Iowa Attorney General Tom Miller is scheduled to meet Tuesday with a group of homeowners who have either lost their home through foreclosure or are struggling to keep their home. Miller is heading the nationwide investigation into shoddy practices by the nation’s home mortgage industry.
“It’s taken a lot of time in the last month or so because it’s so important and it’s complicated,” Miller says. “I mean, the issues are complicated — and we have 50 states involved.” The probe began after reports of so-called “robo-signing” where mortgage company employees processed foreclosure documents without reading them.
“Another issue that we’ve talked a lot about is so-called ‘dual tracking’ where people are working on the modification, but the foreclosure process is moving ahead at the same time,” Miller says. “That presents some extreme difficulties and just a terrible loss of peace of mind for the homeowner.” Miller has met, so far, with five companies which service about 59 percent of the loans in the country.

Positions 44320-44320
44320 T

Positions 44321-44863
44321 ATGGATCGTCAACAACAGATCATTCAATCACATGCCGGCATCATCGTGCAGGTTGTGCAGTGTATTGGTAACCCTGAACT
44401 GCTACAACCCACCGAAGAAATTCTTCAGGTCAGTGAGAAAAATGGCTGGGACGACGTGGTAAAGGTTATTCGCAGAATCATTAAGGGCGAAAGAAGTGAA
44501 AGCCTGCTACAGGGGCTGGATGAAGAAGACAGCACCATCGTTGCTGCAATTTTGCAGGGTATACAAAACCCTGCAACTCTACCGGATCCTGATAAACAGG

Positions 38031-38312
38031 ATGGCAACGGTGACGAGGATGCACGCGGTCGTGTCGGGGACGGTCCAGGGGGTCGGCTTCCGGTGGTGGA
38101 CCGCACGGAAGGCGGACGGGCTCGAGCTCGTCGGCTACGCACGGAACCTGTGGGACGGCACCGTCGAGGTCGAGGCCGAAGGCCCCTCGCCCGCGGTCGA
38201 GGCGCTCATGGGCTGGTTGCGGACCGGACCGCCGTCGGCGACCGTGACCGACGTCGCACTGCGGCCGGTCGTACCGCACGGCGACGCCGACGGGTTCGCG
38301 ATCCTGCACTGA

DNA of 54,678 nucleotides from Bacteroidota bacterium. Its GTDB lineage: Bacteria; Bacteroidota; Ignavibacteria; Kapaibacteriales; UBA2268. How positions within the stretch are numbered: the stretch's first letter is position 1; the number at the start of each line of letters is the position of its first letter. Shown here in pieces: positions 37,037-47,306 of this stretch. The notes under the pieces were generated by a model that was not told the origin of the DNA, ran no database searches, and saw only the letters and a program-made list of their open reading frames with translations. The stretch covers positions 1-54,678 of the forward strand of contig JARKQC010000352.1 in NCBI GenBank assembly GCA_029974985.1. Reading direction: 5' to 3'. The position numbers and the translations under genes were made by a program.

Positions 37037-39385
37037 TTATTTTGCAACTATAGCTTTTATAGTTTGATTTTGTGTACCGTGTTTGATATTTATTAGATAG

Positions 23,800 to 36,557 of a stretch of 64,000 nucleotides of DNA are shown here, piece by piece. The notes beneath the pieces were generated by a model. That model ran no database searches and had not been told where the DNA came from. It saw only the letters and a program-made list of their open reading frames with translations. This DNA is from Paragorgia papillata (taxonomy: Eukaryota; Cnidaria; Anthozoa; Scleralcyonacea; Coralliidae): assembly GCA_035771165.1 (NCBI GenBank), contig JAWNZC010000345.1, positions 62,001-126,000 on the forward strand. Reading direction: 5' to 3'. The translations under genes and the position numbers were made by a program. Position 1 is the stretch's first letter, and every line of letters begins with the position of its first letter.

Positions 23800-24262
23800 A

“We’ve been concerned about the servicing of loans, generally,” Miller says, “and the modification of loans, in particular.” Critics charge mortgage companies don’t have enough staff to keep up with the volume of loan modification requests and foreclosures. Miller and the other attorneys general hope to convince the mortgage industry that it’s in their best interest to modify more loans rather than face individual lawsuits from dozens of states.
Homeowners from 13 states — from as far away as California and New York — will meet with Miller tomorrow to talk about their experiences with their lenders.